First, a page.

Lady of Avalon (Avalon Series #3)

Lady of Avalon (Avalon Series #3)

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by Marion Zimmer Bradley
     
 

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New York Times bestselling author Marion Zimmer Bradley brings the mesmerizing world of myth, romance and history to life in the spellbinding novel of epic grandeur!

Before the legend of King Arthur and Camelot, there was Avalon, a beautiful island of golden vales and silver mists. A land where the lives of three powerful priestesses shape the destiny of

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Overview

New York Times bestselling author Marion Zimmer Bradley brings the mesmerizing world of myth, romance and history to life in the spellbinding novel of epic grandeur!

Before the legend of King Arthur and Camelot, there was Avalon, a beautiful island of golden vales and silver mists. A land where the lives of three powerful priestesses shape the destiny of Roman Britian as they fight to regain the magic and traditions of a once gallant past...

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Editorial Reviews

Publishers Weekly - Publisher's Weekly
Bradley's The Mists of Avalon (1983) remains one of the best lovedand bestsellingreworkings of the Arthurian cycle. Now Bradley has written a splendid prequel (which she also links to her novel The Forest House), in which she traces the High Priestess of Avalon and the sacrificial Sacred King through three cycles of reincarnation and mythic destiny. In the first century of Christianity, Lady Caillean raises her orphaned grandson, Gawen (whose mother was killed in The Forest House). Initiated as the Pendragon and Sacred King, Gawen dies, but has fathered a child by Sianna, a daughter of the Fairy Queen. After his death, Lady Callean transports Avalon to a separate magical reality. Sianna's descendants continue to shape the history of Britannia, however. Lady Dierna marries her daughter Taleri to Carausius, who becomes Emperor of Britannia and dies defending the land. A later descendant, Lady Ana, calls back to Avalon her daughter Viviane, who is united with Vortimer, her era's Defender of Britannia. But it is Lady Ana's child Igraine, whom Viviane raises, who will culiminate the bloodlines. A pillar of the fantasy field, Bradley here combines romance, rich historical detail, magical dazzlements, grand adventure and feminist sentiments into the kind of novel her fans have been yearning for.
VOYA - Margaret Miles
Bradley closes the gap between The Forest House (Viking, 1994) and The Mists of Avalon (Knopf, 1982) with the stories of three High Priestesses of the hidden Isle of Avalon. Around the beginning of the second century A.D., Caillean's foster son Gawen, as Pendragon, sacrifices himself to accomplish Avalon's separation from the world. Toward the end of the third century, Dierna's hope to preserve Britain by supporting Carausius as independent Emperor of Britannia ends in his death as sacrificial king. In the mid-fifth century, discontented Viviane comes to terms with her position, first as daughter of the High Priestess and then as Lady of Avalon herself, in the days just before the time of Arthur. Unlike Bradley's major science fiction corpus of Darkover novels (most recently The Shadow Matrix [DAW, 1997]), which has grown over the years into an imagined world greater than the sum of its individual parts, her feminist-Arthurian world arrived fully fledged in The Mists of Avalon; satellite novels attached to such a monumental and groundbreaking work inevitably suffer in comparison, and even backhandedly lessen the impact of the central novel. Taken on its own (though anyone who has read Mists will find this impossible), Lady of Avalon is solid feminist historical fiction, exploring the traditions of Goddess worship. Historical and metaphysical aspects are well handled; characterization suffers somewhat, perhaps because the book is really three linked novellas about different characters instead of one continuous novel. Readers who enjoy feminist history and historical novels are those most likely to enjoy this. VOYA Codes: 3Q 2P S (Readable without serious defects, For the YA with a special interest in the subject, Senior High-defined as grades 10 to 12).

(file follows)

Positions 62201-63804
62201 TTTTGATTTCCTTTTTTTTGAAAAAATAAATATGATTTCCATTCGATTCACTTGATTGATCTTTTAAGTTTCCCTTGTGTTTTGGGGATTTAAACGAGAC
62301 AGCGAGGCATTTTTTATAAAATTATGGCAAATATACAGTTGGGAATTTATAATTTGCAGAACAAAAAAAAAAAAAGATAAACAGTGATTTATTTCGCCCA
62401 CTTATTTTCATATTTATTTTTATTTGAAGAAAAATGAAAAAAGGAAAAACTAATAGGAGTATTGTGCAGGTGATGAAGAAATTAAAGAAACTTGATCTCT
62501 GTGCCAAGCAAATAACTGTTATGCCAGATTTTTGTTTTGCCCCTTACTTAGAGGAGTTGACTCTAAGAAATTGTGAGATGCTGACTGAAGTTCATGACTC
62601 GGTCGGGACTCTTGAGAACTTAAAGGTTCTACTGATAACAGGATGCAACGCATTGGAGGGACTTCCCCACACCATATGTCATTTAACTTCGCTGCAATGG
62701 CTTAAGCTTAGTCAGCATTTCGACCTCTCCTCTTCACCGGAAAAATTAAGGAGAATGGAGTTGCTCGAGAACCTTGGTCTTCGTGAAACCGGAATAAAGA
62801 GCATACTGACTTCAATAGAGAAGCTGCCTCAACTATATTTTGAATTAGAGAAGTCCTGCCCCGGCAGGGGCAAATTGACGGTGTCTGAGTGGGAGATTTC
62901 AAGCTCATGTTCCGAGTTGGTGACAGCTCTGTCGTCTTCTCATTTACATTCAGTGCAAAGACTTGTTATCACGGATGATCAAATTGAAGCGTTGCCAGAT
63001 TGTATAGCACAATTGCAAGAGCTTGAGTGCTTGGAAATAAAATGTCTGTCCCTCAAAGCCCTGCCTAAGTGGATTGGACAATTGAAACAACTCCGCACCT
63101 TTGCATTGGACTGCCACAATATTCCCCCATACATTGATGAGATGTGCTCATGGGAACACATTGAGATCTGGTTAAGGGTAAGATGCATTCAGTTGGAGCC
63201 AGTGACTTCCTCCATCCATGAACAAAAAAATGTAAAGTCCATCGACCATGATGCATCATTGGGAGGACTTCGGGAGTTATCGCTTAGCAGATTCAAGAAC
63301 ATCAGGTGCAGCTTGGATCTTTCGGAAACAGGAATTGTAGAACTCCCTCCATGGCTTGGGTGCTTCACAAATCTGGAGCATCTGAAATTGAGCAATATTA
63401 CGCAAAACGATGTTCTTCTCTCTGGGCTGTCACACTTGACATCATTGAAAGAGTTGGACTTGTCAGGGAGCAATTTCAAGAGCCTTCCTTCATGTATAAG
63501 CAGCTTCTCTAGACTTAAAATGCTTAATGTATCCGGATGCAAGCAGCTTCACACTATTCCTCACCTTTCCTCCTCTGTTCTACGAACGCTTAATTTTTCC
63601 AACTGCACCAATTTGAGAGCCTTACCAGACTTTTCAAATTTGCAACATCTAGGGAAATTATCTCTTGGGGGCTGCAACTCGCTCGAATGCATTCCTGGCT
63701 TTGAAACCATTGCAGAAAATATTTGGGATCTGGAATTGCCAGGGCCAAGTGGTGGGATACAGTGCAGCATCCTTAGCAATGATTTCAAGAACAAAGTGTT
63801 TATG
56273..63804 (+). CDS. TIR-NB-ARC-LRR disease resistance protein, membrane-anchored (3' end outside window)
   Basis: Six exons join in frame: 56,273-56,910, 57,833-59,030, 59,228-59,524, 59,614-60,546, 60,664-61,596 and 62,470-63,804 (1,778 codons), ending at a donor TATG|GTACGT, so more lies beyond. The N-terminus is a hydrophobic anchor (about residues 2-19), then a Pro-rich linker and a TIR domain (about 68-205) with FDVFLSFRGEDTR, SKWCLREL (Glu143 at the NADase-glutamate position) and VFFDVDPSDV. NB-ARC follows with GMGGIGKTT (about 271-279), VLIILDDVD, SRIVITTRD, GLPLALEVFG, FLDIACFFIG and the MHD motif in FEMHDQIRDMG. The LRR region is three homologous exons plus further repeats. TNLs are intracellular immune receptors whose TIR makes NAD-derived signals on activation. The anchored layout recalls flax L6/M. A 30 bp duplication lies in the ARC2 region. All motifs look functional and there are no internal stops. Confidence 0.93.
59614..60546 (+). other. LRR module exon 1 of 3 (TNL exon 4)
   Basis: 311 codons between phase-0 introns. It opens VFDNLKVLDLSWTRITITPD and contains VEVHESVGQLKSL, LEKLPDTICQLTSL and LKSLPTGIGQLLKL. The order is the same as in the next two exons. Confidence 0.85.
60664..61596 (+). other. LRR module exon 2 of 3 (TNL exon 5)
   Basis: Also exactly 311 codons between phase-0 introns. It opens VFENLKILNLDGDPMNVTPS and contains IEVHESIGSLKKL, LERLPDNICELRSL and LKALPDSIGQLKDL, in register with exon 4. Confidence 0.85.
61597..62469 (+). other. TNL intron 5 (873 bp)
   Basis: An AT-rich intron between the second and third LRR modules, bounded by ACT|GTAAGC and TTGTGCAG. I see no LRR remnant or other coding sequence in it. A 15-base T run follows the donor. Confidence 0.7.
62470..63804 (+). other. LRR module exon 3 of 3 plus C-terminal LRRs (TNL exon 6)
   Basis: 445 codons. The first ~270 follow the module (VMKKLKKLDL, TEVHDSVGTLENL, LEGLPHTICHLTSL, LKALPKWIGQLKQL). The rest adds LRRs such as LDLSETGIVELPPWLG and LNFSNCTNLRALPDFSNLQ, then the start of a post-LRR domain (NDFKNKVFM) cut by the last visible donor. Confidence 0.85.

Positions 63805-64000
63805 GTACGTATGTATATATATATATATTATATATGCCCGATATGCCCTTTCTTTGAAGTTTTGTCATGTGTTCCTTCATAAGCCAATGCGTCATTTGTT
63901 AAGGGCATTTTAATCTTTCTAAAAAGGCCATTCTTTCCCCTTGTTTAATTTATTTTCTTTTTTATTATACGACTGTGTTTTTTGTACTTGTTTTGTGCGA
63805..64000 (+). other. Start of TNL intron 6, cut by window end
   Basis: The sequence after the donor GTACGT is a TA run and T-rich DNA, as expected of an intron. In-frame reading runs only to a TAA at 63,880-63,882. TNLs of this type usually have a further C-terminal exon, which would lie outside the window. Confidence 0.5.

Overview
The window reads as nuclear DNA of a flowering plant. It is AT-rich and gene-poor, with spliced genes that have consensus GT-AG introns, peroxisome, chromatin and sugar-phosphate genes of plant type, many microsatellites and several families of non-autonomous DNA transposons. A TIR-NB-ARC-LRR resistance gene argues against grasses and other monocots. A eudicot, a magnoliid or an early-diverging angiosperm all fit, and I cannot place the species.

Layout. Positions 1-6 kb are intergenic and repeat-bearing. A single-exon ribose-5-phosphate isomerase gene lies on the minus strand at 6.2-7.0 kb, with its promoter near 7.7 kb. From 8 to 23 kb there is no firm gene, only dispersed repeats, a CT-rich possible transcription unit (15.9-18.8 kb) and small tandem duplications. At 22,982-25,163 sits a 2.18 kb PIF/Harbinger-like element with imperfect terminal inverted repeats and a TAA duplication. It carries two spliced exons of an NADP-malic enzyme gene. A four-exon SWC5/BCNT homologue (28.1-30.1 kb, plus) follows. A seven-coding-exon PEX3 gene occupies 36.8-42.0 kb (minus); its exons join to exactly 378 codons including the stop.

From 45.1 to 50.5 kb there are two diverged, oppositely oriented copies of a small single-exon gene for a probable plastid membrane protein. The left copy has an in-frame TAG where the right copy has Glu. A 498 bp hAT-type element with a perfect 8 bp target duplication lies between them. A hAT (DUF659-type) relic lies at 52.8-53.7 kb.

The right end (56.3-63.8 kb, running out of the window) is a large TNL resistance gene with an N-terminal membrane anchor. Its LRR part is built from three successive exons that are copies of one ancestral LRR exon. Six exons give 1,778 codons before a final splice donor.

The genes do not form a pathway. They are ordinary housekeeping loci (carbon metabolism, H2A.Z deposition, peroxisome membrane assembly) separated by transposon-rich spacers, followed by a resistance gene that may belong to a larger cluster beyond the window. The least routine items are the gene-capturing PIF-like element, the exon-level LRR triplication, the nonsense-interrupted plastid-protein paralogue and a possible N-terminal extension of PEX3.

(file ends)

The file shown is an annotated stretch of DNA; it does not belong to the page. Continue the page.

Library Journal
This three-part fantasy, set in Roman-occupied Britain, creates the link between The Forest House and The Mists of Avalon and should satisfy fans of both those books. Spanning almost 400 years, it tells the stories of the high priestesses and ladies of Avalon. Recommended for fantasy collections. [Previewed in Prepub Alert, LJ 2/1/97.]
Kirkus Reviews
This smoky mix of magic, legend, people both mythic and real, and the ancient savageries of war supplies a chronological link between Bradley's The Forest House (1994), set in first-century Britain, and her Arthurian saga, The Mists of Avalon (1983).

Here, again, is Avalon, seat of the Goddess Mother religion, its artifacts crafted by those Old Ones from Atlantis. This time, the High Priestesses, hounded by male-dominated Christianity, wrestle with their powers as they see visions and seek out incarnations of the Sacred King who will save Brittania. The boy Gawen (introduced in The Forest House) will be raised in Avalon by the High Priestess Caillean—it is she who magically separates Avalon from the world outside—saluted as the true "Son of a Hundred Kings," be given a miraculous sword, and ritually unite with his beloved Sianna (none other than the daughter of the Faerie Queen). Gawen is killed by Romans but will appear again in other incarnations to fulfill his destiny as Defender of Brittania. The next Incarnation—the future Emperor of Brittania, Carausius—is discovered by the High Priestess Dierna, who should be his Queen/Bride but mistakenly arranges a marriage for him with one who would help in his defeat. Vortimer, son of the High King, is the third to swear to save Brittania's ancient ways and freedom. There are flights and pursuits, carnage on land and sea, sacred artifacts (cup, lance, etc., later to be Christian symbols), shuddering visions, and plenty of travel between real and magical worlds.